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Joaquin Estrada

My name is Joaquin Estrada. I am a third year Georgia Tech student majoring in Computational Media. This webpage is dedicated to my work for CS 2340. Hobbies: Frisbee, Music, Laughter

For discussion 1, I read an article called "Comparing OOP Languages". The link to the article is: http://www.geocities.com/Paris/5675/paradigma/tarea2.html

Here are my observations:

When it comes to compile time type checking C++ is a little less efficient than Java because C++ has been written to be compatible with C (a non OOP language). Smalltalk and CLOS tend to do more of the type checking at runtime. Thus, this can have an effect on coding time required depending on how soon the coder becomes aware of faults in the code.

OOP “pure” languages, like Java, are easier for newcomers to learn than OOP hybrids such as C++ and Object Pascal (OP) because Java only deals with one paradigm (OOP) where as C++ and OP incorporate traditional C and Pascal programming approaches (which tend to be procedural) which can sometimes contradict concepts as you combine two paradigms.

Smalltalk is technically more OOP oriented than Java because the primitive types in Java, while not classes themselves, can be in wrapper classes. This has the effect of making Smalktalk less efficient because less shortcuts have been made prior to coding.

Memory allocation: When it comes time for memory allocation, C++ condenses commands and makes it easier to create and do something with an object than Java or OP. Also, C++ and OP give a more direct access than Java does to “pointers” (partially because has no official pointers) because of security reasons.
Trash collection can make a programmers life more difficult in order to clear up unused memory, but Java is more programmer friendly because it’s already automatically done.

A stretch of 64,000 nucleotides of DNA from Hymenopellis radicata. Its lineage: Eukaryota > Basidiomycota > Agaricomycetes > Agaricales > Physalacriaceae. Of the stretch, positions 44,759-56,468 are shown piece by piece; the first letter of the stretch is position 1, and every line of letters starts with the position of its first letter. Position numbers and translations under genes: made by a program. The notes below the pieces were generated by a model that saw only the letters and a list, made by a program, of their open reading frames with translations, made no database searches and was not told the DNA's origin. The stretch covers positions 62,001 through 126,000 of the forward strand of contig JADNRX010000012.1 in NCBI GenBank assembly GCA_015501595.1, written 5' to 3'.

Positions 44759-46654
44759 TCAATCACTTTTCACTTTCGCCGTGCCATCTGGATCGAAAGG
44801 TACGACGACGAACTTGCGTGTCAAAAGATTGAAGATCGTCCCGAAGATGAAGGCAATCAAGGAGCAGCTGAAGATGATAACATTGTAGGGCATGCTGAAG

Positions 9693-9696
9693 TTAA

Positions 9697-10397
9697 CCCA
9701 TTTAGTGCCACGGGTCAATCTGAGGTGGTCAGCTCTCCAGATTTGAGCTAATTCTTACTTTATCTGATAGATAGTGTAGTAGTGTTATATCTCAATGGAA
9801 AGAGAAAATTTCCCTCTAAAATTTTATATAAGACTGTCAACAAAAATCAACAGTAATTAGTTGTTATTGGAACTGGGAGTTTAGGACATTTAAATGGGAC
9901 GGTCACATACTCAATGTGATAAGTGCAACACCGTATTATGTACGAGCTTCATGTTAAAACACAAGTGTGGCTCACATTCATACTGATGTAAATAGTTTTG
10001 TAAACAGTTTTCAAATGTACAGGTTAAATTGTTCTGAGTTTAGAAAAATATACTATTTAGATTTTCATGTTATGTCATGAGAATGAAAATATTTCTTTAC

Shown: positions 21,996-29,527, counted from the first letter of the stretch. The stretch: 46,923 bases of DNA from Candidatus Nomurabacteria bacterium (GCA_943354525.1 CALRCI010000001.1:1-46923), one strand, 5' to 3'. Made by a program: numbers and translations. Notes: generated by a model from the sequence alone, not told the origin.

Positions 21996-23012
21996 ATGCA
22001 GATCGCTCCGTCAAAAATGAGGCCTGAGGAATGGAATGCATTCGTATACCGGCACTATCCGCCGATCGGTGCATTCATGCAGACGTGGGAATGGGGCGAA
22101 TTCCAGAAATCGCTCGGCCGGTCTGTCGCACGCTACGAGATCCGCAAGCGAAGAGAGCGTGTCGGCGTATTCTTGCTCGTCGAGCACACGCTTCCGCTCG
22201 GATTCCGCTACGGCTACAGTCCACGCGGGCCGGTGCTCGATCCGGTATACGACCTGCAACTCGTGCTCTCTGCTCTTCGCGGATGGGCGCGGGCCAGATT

Also, switching languages is also made more difficult with specialized unique characteristics to a language. For instance, C++ has a scope operator, something which OP and Java do not have. New concepts from language to language might not take too much time to learn, but there's still a transition period required.

My conclusion to the article and to the question "how do the differences in the languages affect peoples' programming" is that each OOP language was created with a particular solution to some problem in mind. Smalltalk, for example, was the first complete OOP language and having everything as a object seemed to work for the ideal OOP language; however, Java's primitive types helped to abstract (one of the key concepts to learning a new language) some basic features so as to give some "free-bies" to inexperienced/unfamiliar with the OOP concepts coders.

Derek DeRaps' article compared some non-OOP languages in the mix as well and even took everything one step further with research on a programming assignment carried out in each of the languages. There were differences in runtime, memory usage, code length, and coding time required but the reliability came out to about the same. Therefore, my conclusion still stands that the OOP languages (and all languages) were constructed to solve certain problems. However, since not all of the problems have been solved under one language the existence of other languages is necessary until such a time. Depending on the characteristic you wish to optimize, a certain language could work better than others.

For discussion 2, I read an article called "Design Pattern (computer science)" on Wikipedia. The link to the article is: http://en.wikipedia.org/wiki/Design_pattern_%28computer_science%29. I also referenced "What Are Design Patterns?" (Link: http://www.developer.com/design/article.php/3325211)

Part 1)Question: What are the differences between creational, structural, and behavioral patterns?
Answer:
Creational patterns control the creation of objects and in doing so they optimize the instantiations of objects.